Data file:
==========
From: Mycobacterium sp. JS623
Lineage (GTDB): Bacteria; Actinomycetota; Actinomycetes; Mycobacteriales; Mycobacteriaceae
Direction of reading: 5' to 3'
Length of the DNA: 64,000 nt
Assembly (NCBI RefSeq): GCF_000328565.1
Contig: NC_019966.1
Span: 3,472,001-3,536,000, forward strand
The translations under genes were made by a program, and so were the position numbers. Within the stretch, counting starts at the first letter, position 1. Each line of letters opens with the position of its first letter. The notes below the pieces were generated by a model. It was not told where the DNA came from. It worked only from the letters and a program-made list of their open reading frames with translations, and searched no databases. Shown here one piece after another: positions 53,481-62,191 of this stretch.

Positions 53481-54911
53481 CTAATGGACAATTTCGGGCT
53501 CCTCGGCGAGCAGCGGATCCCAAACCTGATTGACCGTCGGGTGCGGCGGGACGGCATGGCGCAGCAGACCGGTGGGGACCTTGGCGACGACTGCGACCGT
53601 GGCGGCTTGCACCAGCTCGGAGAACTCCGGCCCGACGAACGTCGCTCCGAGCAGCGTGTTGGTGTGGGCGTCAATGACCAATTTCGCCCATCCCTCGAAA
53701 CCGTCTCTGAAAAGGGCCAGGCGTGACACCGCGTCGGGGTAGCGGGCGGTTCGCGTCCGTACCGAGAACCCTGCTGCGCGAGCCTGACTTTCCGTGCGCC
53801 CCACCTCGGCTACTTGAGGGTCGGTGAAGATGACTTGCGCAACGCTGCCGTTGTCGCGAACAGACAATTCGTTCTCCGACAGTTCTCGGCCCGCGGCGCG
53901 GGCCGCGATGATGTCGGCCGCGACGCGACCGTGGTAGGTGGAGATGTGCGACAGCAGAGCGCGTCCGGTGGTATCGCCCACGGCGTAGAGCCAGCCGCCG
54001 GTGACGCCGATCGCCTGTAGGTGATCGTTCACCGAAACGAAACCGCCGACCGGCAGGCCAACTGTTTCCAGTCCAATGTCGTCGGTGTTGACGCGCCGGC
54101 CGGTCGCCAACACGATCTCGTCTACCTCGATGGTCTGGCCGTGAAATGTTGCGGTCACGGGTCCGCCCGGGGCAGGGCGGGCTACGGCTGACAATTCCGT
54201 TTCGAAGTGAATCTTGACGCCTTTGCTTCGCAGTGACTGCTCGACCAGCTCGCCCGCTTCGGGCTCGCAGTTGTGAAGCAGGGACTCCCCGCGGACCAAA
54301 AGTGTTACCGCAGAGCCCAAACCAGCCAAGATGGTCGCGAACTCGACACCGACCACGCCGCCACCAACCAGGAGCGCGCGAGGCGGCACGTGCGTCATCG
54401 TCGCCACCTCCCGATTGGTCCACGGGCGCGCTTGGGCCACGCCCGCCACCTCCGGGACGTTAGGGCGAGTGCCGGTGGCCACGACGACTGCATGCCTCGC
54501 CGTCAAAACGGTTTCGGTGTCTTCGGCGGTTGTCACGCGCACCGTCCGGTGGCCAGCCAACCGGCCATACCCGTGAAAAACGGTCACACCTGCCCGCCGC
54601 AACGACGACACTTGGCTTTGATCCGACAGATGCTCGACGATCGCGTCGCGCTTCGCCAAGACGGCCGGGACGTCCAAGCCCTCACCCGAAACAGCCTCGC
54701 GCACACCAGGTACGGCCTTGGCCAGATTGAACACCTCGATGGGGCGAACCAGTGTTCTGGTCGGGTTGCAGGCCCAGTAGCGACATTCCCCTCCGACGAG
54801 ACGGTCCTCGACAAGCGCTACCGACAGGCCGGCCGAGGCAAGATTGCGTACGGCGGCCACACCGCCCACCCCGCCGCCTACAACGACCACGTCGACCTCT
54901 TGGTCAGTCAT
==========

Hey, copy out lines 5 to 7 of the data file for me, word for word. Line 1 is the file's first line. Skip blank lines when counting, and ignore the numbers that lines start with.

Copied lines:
Assembly (NCBI RefSeq): GCF_000328565.1
Contig: NC_019966.1
Span: 3,472,001-3,536,000, forward strand